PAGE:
In an attempt to bring down electricity prices, state regulators are studying reforms that some argue will make it tougher for competing energy suppliers to steal customers from Baltimore Gas and Electric Co. and other traditional Maryland utilities.
The result could be another setback for proponents of utility deregulation, which is predicated on the notion that robust competition will deliver savings to consumers over time.
And as 1.1 million BGE customers in the Baltimore area begin receiving their first power bills with the newly approved 50 percent electric rate increase, regulators find themselves caught between the competing goals of providing near-term rate relief and ensuring that competition can thrive in the future.
"For many people, competition was a means to an end -- the end being that robust competition in a functioning market drives prices down," said Steven B. Larsen, chairman of the state Public Service Commission. "So now the issue is, is competition the goal, or is getting the lowest price the goal?"
The concern centers on efforts to bring prices down by scrapping the system BGE and other investor-owned utilities use to buy their power supply and replacing it with one that better manages market risks.
The PSC is contemplating doing it by mimicking some of the same innovations retail energy suppliers say they rely on to undercut competitors. At stake is the future of a free-market experiment that critics dismiss as a failure because it hasn't delivered on promised savings or competition.
Proponents counter that all they need is time and the right circumstances to prove that competition can deliver better electricity prices than state regulators.
The debate is occurring as multiple states that deregulated in the late 1990s are rethinking their decision and looking for ways to re-engineer a competitive model critics say is hopelessly broken.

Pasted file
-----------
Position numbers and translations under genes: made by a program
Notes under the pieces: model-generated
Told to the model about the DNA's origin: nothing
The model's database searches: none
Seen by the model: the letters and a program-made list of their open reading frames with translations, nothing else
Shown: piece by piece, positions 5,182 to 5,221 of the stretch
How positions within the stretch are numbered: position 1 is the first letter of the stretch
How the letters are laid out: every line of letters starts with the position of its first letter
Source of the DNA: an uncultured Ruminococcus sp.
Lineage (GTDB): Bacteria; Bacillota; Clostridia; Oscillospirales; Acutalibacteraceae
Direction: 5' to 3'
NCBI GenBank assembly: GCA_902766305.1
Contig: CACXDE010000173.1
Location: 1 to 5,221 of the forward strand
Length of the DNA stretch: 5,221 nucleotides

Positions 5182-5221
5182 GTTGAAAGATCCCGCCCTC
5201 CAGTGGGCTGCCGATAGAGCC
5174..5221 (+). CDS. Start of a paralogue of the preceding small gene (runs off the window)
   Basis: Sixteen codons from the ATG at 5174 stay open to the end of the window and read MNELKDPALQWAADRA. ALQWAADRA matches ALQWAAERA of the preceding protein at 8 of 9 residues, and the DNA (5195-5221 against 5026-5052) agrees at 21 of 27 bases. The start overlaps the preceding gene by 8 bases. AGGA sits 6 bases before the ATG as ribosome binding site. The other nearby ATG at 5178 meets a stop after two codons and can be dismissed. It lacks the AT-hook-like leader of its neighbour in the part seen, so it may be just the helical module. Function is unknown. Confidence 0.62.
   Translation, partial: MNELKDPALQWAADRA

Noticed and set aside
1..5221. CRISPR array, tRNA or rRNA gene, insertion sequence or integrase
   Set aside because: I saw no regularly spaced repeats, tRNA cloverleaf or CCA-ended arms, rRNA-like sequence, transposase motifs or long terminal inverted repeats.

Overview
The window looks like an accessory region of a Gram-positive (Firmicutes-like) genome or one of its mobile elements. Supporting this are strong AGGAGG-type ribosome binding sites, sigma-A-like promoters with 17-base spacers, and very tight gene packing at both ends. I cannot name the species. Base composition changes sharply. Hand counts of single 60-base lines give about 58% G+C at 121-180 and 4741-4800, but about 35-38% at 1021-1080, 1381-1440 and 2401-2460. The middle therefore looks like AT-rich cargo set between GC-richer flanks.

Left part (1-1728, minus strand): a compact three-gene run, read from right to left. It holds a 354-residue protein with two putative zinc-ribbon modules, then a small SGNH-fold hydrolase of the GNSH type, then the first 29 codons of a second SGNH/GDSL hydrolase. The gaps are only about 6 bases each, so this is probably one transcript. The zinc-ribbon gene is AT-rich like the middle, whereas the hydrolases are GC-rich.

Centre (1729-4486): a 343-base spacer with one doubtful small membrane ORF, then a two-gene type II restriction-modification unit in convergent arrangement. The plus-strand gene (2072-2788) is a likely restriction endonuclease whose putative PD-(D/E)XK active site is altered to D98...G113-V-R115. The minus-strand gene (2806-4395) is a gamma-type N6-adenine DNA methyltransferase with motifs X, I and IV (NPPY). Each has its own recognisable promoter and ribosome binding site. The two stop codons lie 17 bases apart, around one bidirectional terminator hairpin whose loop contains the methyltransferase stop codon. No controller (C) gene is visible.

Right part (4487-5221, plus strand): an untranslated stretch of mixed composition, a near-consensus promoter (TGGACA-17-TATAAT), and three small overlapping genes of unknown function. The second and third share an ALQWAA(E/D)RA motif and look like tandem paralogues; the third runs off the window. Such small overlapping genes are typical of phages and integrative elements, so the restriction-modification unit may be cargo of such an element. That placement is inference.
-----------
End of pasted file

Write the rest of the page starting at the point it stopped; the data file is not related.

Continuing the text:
In Maryland, the PSC was ordered by the General Assembly to study a number of potential fixes with the goal of achieving lower prices -- a command many acknowledge could clash with the goal of fostering competition.
"Competitive markets drive innovation," said Richard Rathvon, vice president of Reliant Energy Solutions East and president of the Retail Energy Supply Association, an industry trade group. "We believe that competitive markets need to flourish."
Lawmakers passed electricity deregulation in 1999 on the premise that if they opened the market, competition would deliver prices so low that in a few years no one would buy their power from BGE. The utility's future was in using its power lines to deliver electricity that competing suppliers bought for their customers.
But to accommodate the inevitable stragglers who didn't switch providers, regulators designed a means for BGE to go into the market and buy electricity to deliver to its so-called "default" customers.
Critics say the system they came up with is too rigid and wasn't designed to respond quickly to changing market conditions to achieve the best price possible. However, some argue that was the plan all along, reasoning that consumers' desire for cheaper electricity would spur competitors to find innovative ways to provide it.